Retour

10th Commonwealth Sports Ministers Meeting

Birmingham UK (online) 26th & 27th July 2022
  • Diminuer la taille du texte
  • Augmenter la taille du texte
  • Imprimer la page
  • Imprimer en PDF

As delivered by Bjørn Berge, Deputy Secretary General of the Council of Europe

 

Ministers,

Distinguished guests and speakers,

Ladies and gentlemen,

 

The Council of Europe has for over seven decades protected  human rights, democracy and the rule of law.

Through the European Convention on Human Rights and the European Court of Human Rights, the fundamental rights of over 700 million people are safeguarded.

Over recent years, we have seen outbreaks of populism and extreme nationalism that have challenged multilateralism, national and international institutions, and even the very fabric of a democracy.

An obvious and extreme example is the Russian Federation’s military invasion of Ukraine.

What happened on 24th of February was completely unacceptable.

Yes, it was a direct attack on Ukraine, but at the same time an attack on all of us.

On our values and rights –

On all that we believe in, and all that we stand for.

That’s why there is no room for “business as usual,” for indifference, or the role of the spectator.

We need instead to contain this form of aggressive, violent nationalism –

Not only for the sake of our Ukrainian friends and the independence and sovereignty of Ukraine - which in itself is important –

But also for the future of Europe and for international peace and stability.

So what should we do?

To start with, we must do everything we can to uphold and secure vibrant and free democracies throughout Europe and beyond.

This means going back to the “fundamentals” – “the basics”:

Reassembling the core building blocks of democracy, and start to construct something that is stronger and more resilient than ever before.

Yes, it means a focus on freedom of expression, free media, free and independent courts and judiciaries, and a vibrant and independent civil society.

But it also involves reaching out more broadly, focusing also on youth and education, as well as on sports.

The Council of Europe’s four-year strategic priorities for sports makes an important contribution to that drive.

In these, we are clear about the need for the protection of human rights in sports.

Here, the European Partial Agreement on Sports -  EPAS - plays an important role, as a unique platform for co-operation, that brings governments and sports organisations together.

The Council of Europe also have important co-operation programmes with other organisations that promote our standards and values –

And we have very good working relations with sports organisations like UEFA, FIFA, and the IOC through which we can help to reinforce the integrity of sports.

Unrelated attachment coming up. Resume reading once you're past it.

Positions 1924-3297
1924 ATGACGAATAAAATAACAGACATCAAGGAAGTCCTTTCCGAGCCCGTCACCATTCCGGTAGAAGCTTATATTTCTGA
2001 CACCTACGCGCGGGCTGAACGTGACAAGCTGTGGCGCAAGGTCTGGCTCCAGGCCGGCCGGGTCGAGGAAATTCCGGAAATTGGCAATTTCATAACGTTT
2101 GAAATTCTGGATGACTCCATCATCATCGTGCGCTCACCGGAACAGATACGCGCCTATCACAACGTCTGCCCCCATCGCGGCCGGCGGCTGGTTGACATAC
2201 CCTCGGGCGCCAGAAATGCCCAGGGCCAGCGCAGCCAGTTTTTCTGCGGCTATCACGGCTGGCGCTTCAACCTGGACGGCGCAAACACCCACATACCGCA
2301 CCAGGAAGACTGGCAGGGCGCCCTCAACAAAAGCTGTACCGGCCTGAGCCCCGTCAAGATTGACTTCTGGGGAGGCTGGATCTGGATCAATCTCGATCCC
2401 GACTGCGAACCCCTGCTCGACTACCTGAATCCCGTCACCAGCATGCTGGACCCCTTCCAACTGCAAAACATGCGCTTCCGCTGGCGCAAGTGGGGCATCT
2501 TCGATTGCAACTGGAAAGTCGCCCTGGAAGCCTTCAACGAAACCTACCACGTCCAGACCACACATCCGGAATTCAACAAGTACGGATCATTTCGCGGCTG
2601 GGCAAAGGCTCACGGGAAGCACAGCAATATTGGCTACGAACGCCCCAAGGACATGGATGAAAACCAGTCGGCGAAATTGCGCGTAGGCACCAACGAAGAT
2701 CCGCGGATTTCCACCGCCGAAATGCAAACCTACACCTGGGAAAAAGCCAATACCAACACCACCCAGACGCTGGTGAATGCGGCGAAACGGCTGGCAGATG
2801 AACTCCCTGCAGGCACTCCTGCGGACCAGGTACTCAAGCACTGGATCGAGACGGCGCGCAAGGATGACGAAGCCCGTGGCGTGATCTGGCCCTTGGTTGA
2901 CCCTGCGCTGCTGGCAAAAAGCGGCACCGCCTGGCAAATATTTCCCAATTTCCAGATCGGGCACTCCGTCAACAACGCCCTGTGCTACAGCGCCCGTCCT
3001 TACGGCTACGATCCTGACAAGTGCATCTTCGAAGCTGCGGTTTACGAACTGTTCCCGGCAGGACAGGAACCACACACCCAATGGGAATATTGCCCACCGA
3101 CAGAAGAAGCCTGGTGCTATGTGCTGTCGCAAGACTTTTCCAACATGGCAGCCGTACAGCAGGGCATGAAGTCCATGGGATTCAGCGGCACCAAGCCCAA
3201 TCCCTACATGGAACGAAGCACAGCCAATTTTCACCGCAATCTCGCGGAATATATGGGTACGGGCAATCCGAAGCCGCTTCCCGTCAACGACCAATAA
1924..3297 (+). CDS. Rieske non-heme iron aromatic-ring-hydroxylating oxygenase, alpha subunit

All of these joint efforts also contribute to meeting the UN’s Sustainable Development Goals.

And we also have specific treaties that address particular challenges that affect the sports world.

Our Anti-doping Convention;

In combating doping world-wide, we have excellent co-operation with WADA, and I very much welcome the agreement signed yesterday between the Commonwealth Games Federation (CGF) and WADA.

Our Saint Denis Convention on an Integrated Safety, Security and Service Approach at Football Matches and Other Sports Events;

And our Convention against the Manipulation of Sports Competitions.

Widely known as the Macolin Convention, this remains the only international treaty tackling manipulation and corruption in sports.

It seeks co-operation between public authorities, betting operators and sports organisations and competition organisers –

And it is designed to detect, report and sanction the manipulation of sports competitions.

GRECO, our Group of States Against Corruption, has built on its 20 years of wide experience by offering advice to governments and contributing to the work of our various partners, including in sports.

Also the International Partnership Against Corruption in Sports (IPACS) is crucial, as we bring together international sports organisations, governments, inter-governmental organisations, and other relevant stakeholders, to strengthen and support efforts to eliminate corruption and promote a culture of good governance in and around sport.

More broadly, our recently revised European Sports Charter champions “sports for all” –

In this way, sport is a great leveller that can bring people together in a way that nothing else can.

So, we do need good partnerships to make that happen.

Certainly, the Council of Europe benefits greatly from working with others.

And we are eager to share what we do with those who would be interested.

Lastly, I want to express my gratitude to the UK government for organising this event.

It gives us a unique opportunity to share our experiences –

And to find new ways forward.

Among the Commonwealth members, there is certainly a wealth of insight and experience.

This year, it is the tenth Commonwealth Sports Ministers Meeting, but at the same time it will be ten years since you adopted the Charter, that is so important in safeguarding vital principles such as democracy, human rights, freedom of expression, sustainable development, access to health and education, and gender equality throughout the Commonwealth and in sports.

This is such a solid foundation to continue the work also in the coming decades. And you can count on our support and co-operation in the years to come.

Finally, let me also wish you all the best for the ‘Friendly Games’, renowned throughout the world for inspiring athletes to compete in the spirit of friendship and fair play.

 

Thank you for your attention.